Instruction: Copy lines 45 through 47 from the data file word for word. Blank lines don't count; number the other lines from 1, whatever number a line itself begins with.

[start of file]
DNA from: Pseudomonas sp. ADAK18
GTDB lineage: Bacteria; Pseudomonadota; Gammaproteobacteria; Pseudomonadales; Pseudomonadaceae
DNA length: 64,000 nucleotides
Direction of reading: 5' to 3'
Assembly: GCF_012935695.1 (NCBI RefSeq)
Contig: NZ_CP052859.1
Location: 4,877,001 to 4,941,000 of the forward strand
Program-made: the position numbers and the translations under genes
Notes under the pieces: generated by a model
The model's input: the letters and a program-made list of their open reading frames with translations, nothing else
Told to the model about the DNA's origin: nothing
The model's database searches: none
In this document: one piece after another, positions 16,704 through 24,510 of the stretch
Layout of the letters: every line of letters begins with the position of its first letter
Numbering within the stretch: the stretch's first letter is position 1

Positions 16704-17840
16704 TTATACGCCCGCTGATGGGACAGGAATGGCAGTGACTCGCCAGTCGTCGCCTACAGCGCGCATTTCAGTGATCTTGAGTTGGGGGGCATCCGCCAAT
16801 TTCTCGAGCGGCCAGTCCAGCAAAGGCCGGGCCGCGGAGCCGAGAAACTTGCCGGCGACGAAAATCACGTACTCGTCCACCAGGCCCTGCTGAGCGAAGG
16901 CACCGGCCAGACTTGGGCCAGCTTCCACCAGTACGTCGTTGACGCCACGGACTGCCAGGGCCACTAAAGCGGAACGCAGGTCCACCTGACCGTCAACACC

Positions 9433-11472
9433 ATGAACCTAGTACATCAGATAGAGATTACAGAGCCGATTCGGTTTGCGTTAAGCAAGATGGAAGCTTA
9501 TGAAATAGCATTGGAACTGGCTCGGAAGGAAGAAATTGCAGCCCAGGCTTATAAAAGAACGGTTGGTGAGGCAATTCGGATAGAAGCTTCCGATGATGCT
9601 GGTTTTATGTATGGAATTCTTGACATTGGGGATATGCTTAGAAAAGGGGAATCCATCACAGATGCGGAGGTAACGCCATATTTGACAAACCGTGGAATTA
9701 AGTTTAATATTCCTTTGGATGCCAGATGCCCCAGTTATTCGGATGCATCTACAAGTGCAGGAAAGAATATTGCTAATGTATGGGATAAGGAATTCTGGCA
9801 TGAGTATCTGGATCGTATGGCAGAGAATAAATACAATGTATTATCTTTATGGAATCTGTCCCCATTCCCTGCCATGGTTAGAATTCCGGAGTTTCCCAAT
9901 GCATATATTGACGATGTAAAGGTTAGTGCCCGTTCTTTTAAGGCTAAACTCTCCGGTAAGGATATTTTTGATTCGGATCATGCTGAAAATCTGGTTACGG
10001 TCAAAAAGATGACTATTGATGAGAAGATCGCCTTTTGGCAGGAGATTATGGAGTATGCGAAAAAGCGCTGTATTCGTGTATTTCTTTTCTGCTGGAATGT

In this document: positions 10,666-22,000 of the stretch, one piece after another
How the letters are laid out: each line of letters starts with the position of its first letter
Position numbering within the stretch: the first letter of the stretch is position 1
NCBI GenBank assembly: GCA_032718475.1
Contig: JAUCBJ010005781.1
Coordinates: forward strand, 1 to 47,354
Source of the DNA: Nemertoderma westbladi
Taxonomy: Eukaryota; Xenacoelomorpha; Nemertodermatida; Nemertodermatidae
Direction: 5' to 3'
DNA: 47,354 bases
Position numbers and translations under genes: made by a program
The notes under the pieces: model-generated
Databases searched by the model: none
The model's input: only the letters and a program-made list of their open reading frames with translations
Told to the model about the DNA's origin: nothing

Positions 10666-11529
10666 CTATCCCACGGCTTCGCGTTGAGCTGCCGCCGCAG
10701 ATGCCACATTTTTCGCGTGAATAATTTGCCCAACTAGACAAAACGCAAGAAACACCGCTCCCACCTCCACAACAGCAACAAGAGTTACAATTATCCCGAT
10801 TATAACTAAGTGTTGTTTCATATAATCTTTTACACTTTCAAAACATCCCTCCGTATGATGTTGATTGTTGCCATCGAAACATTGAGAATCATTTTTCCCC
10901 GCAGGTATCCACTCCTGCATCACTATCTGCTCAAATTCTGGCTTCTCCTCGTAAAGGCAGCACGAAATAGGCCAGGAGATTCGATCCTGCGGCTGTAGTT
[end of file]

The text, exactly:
10701 ATGCCACATTTTTCGCGTGAATAATTTGCCCAACTAGACAAAACGCAAGAAACACCGCTCCCACCTCCACAACAGCAACAAGAGTTACAATTATCCCGAT
10801 TATAACTAAGTGTTGTTTCATATAATCTTTTACACTTTCAAAACATCCCTCCGTATGATGTTGATTGTTGCCATCGAAACATTGAGAATCATTTTTCCCC
10901 GCAGGTATCCACTCCTGCATCACTATCTGCTCAAATTCTGGCTTCTCCTCGTAAAGGCAGCACGAAATAGGCCAGGAGATTCGATCCTGCGGCTGTAGTT